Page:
Ok, so in truth I’ve done more than what I’m going to outline below but I wanted to share with you a couple of the instruments I’ve made, I’ll make separate blog posts for each, I hope you like them both!
First up is the Bliptronome patch I made in Max/MSP. Before I show you the patch I’ll quickly go over what a Bliptrome is! It started it’s life in the brain cells of a clever monkey at ThinkGeek where it came to life as the Bliptronic. In essence it’s a 8×8 button grid synthesizer. However for the past few years there has been another popular use for the button grid as a MIDI controller. This is seen in products like the Monome:
And also in the Novation Launchpad:
Given the costly nature of both these controllers it almost seems inevitable that at some point someone somewhere would realise that the Bliptronic was a cheap alternative for someone more than a little bit clever. Happily that some one was Wil Lindsay. I first heard about his clever exploitation of the Bliptronic in a Create Digital Music article. Happily, the original hacker clearly likes the idea of the words ‘open source’ so all the documentation you could wish for is on his website, and he even offers a handy kit! Being new to the land of hacking at the time I opted for his kit to combine with my Bliptronic, apart from anything else I don’t have the ability to cheaply produce a printed PCB which will fit snugly in my Bliptronic, and even his is a snug fit! It is, however, wonderful.
Just for good measure here is one of how the final board fitted into the Bliptronic:
And thus the Bliptronic became the Bliptronome and there was much rejoicing.
In order for me to actually have the Bliptronome communicate with Max/MSP I have to use a programme called ArduinomeSerial which looks like this:
This reads the data being received from the Bliptronome (which uses the same microcontroller as the Arduino) and translates it into OpenSound Control, also known as OSC. Using the udpreceive object in Max/MSP you can listen to the port ArduinomeSerial is sending the OSC messages on (in this case 8000) and use these messages to control the patch. To do this you also need to set the pattern prefix and then also set this in your patch.
Before I begin to explain the patch I will show you it both locked and unlocked:
This patch started out life as the test patch for a monome, except really all I did was keep in the receive object, bind to the /test prefix, see the potentiometer controls and the ability to toggle the lights with ‘press’ ‘toggle’ and ‘none’ when a button is pushed. The rest is my own work. The parch works by having each button trigger a cycle object at a different frequency, the frequency can be changed with the potentiometers – 4 pots = 4 presets. The first of these starts on a high C major, then it’s relative minor on the next line, G major on the next line, then it’s relative minor and so on around the circle of 5ths to the bottom of the board. The next preset is the same but an octave lower, the next after that is at the same octave as the latter but using the circle of fourths instead of the circle of fifths and the final also in the circle of fourths but once again an octave higher. As well as this I have also supplied meters and gain controls for each individual button which are also set in the presets to help stop notes from clipping. One final note of interest is how I managed to get the frequencies for the cycle object stored into the presets as it took a little bit of thinking on my part: Each cycle object has a slider attached to the input which determines the objects frequency, all these are modified so that their ranges are wide enough to represent the required frequency, each was set using a message, all 64 were set and the first preset stored, they were then done again for the second preset and so on. I had to do it in this manner as though the preset object will record the value of a slider it cannot record the state of the cycle~ object which meant I couldn’t simply define the frequency within the objects arguments.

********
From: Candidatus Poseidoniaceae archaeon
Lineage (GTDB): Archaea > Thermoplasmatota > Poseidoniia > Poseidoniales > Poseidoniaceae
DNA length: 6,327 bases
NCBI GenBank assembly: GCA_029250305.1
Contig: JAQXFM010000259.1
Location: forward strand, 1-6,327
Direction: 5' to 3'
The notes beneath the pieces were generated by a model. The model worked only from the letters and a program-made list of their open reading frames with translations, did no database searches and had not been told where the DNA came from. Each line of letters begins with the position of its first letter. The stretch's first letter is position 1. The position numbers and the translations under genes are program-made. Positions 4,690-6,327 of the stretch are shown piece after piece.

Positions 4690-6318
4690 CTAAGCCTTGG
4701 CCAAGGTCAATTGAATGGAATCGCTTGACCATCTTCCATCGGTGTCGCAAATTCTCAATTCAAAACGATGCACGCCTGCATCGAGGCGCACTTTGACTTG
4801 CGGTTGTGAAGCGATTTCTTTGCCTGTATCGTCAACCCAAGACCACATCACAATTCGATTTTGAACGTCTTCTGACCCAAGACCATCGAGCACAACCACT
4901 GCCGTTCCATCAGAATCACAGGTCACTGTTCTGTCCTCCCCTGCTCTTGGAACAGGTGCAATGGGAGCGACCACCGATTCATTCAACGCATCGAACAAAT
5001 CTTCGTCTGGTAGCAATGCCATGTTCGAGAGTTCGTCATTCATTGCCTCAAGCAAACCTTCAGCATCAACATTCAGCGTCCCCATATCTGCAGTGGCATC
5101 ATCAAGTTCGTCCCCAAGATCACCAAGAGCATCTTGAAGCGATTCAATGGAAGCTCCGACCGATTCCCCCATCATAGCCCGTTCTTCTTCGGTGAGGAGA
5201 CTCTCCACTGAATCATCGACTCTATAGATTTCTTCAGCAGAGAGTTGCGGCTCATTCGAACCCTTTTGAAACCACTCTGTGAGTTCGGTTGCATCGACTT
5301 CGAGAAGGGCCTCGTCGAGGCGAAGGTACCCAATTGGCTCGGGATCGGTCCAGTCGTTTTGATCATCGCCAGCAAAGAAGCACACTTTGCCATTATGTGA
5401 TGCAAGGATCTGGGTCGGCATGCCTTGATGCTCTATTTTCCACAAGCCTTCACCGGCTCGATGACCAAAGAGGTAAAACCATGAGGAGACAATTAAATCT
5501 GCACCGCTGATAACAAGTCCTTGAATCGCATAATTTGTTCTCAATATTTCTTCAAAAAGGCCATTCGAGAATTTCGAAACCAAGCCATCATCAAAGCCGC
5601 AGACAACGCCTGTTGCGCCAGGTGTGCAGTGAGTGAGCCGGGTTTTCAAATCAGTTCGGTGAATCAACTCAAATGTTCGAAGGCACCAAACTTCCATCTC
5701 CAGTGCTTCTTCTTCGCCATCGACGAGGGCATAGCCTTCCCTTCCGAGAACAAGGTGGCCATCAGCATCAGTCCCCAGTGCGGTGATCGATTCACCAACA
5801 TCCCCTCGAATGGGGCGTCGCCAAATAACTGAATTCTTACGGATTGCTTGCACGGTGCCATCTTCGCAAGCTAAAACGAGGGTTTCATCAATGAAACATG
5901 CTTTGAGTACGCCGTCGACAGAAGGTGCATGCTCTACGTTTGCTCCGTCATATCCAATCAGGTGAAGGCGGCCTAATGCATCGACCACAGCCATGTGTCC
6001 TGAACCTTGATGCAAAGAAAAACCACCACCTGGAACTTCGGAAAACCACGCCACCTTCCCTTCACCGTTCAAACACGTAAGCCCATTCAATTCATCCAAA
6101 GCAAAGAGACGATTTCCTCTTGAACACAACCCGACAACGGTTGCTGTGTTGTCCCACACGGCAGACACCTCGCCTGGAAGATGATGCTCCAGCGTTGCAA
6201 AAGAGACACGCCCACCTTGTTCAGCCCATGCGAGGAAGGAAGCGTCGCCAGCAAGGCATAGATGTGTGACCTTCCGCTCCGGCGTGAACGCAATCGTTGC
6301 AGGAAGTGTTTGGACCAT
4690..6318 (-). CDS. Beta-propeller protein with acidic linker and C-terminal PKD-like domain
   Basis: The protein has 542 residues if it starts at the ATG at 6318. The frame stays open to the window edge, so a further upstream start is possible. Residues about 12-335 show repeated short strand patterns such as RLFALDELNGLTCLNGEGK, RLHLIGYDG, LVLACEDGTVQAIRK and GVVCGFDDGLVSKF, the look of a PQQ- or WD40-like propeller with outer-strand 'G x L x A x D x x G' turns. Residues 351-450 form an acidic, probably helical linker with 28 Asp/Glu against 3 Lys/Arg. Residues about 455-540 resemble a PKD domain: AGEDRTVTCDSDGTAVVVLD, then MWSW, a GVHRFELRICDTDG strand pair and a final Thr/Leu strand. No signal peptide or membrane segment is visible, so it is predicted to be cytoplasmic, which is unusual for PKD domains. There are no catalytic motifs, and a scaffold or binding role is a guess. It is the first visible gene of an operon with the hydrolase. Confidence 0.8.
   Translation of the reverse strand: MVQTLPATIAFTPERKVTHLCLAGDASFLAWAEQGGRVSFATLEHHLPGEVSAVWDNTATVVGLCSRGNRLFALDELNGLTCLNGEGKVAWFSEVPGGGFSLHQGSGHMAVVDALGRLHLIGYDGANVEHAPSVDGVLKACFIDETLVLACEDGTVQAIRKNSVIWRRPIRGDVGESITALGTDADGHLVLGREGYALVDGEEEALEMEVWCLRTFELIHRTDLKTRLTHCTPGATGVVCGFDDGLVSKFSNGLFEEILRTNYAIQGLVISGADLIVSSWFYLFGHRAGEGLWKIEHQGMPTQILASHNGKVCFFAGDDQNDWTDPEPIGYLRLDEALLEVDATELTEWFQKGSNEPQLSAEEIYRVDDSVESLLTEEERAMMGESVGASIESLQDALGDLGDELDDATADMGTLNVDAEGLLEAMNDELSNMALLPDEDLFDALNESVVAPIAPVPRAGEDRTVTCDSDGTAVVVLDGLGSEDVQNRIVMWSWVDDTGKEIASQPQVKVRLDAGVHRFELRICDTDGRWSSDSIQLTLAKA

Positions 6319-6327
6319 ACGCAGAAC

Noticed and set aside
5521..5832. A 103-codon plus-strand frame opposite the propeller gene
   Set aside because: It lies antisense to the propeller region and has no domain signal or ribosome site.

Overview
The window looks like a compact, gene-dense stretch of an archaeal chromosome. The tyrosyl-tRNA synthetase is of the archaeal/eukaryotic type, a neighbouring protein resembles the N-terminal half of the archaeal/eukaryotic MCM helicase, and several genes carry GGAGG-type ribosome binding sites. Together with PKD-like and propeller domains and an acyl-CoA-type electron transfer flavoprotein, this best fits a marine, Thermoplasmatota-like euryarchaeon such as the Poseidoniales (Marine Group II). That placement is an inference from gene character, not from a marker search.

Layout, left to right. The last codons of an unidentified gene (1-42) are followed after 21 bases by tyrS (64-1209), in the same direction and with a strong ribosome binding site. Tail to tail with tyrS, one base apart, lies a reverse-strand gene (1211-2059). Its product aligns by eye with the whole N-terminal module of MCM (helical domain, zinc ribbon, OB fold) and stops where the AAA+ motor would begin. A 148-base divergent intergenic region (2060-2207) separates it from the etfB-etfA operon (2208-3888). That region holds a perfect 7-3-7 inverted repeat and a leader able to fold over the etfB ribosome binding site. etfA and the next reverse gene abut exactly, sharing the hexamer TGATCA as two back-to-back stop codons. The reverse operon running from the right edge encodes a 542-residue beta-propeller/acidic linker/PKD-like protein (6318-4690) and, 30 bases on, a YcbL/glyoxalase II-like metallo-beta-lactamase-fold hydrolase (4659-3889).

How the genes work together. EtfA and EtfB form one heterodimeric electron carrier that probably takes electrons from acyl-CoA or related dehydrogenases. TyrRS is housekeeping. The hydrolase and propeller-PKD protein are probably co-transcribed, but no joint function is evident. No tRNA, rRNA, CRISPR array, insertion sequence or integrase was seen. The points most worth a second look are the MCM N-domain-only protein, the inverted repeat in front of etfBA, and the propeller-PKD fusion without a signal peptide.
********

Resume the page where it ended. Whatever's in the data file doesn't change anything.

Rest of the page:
I’ll update this post at some point in the next few days to show the patch working, I had great fun creating it and it certainly got me a bit more familiar with Max/MSP!